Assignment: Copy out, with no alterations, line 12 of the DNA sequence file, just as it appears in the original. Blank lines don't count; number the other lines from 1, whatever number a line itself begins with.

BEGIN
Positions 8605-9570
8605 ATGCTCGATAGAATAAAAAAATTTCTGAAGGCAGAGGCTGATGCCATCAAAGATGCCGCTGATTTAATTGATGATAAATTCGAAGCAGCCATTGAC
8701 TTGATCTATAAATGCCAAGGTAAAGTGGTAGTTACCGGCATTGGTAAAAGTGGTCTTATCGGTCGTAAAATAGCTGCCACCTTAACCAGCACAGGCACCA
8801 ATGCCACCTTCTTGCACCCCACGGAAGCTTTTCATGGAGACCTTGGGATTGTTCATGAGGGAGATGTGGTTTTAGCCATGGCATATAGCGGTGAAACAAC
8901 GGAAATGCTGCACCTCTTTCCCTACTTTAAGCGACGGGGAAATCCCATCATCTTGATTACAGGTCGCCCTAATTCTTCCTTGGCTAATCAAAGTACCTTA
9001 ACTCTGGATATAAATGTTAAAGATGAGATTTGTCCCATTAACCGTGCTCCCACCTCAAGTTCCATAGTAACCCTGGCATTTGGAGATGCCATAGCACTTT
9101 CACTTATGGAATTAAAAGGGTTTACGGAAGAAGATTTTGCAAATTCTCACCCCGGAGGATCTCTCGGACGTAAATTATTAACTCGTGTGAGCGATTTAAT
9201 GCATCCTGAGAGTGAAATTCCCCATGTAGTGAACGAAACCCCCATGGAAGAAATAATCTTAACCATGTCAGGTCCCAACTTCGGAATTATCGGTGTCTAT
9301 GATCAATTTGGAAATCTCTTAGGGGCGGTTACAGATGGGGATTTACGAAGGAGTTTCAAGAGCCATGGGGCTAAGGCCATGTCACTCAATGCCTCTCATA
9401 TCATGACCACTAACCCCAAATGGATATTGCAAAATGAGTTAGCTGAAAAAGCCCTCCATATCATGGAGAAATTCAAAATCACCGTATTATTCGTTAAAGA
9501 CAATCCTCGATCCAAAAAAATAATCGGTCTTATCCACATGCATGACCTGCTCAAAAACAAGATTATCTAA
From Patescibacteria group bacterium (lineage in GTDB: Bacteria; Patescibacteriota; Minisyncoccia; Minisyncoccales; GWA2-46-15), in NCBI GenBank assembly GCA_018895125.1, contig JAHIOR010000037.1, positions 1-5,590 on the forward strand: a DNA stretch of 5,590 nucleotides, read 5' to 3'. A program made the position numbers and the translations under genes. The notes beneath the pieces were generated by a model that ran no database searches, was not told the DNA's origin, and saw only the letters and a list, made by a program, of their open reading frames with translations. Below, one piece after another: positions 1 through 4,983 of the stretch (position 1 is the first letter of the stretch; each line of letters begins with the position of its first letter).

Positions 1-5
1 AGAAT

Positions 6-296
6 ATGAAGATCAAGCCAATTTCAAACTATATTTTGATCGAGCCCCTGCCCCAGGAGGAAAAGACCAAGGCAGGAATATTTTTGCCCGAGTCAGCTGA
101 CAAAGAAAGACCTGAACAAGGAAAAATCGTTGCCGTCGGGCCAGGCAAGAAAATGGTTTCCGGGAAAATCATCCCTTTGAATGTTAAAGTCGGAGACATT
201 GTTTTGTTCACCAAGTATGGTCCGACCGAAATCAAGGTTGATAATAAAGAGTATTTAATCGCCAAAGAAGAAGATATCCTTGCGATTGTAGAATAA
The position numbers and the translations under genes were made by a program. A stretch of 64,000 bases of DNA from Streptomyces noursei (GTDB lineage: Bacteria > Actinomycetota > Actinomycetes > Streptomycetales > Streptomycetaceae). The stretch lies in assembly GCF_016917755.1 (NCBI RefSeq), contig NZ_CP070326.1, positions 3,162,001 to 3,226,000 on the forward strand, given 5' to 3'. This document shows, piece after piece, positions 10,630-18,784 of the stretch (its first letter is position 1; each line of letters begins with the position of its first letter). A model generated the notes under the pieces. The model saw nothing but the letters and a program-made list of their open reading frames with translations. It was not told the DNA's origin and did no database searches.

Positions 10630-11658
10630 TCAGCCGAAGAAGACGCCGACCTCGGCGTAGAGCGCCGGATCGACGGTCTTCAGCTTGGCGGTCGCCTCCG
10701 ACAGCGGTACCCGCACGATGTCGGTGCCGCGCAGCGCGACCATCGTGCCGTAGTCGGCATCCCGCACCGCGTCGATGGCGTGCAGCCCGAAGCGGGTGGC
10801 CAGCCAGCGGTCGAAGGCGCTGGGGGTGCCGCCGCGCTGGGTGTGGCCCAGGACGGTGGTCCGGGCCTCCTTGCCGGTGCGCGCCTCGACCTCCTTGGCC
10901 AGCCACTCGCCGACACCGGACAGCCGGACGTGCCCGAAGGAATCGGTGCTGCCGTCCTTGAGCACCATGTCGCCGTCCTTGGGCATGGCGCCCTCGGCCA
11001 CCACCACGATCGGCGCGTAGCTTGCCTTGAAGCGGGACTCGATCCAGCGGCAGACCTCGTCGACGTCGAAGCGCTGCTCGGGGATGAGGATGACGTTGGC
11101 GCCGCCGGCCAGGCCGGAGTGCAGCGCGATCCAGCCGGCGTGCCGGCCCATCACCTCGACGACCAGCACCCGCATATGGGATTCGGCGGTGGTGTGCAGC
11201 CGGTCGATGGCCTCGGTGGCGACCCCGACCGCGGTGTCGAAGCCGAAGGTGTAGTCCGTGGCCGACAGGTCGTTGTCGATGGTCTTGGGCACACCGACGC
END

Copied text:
From Patescibacteria group bacterium (lineage in GTDB: Bacteria; Patescibacteriota; Minisyncoccia; Minisyncoccales; GWA2-46-15), in NCBI GenBank assembly GCA_018895125.1, contig JAHIOR010000037.1, positions 1-5,590 on the forward strand: a DNA stretch of 5,590 nucleotides, read 5' to 3'. A program made the position numbers and the translations under genes. The notes beneath the pieces were generated by a model that ran no database searches, was not told the DNA's origin, and saw only the letters and a list, made by a program, of their open reading frames with translations. Below, one piece after another: positions 1 through 4,983 of the stretch (position 1 is the first letter of the stretch; each line of letters begins with the position of its first letter).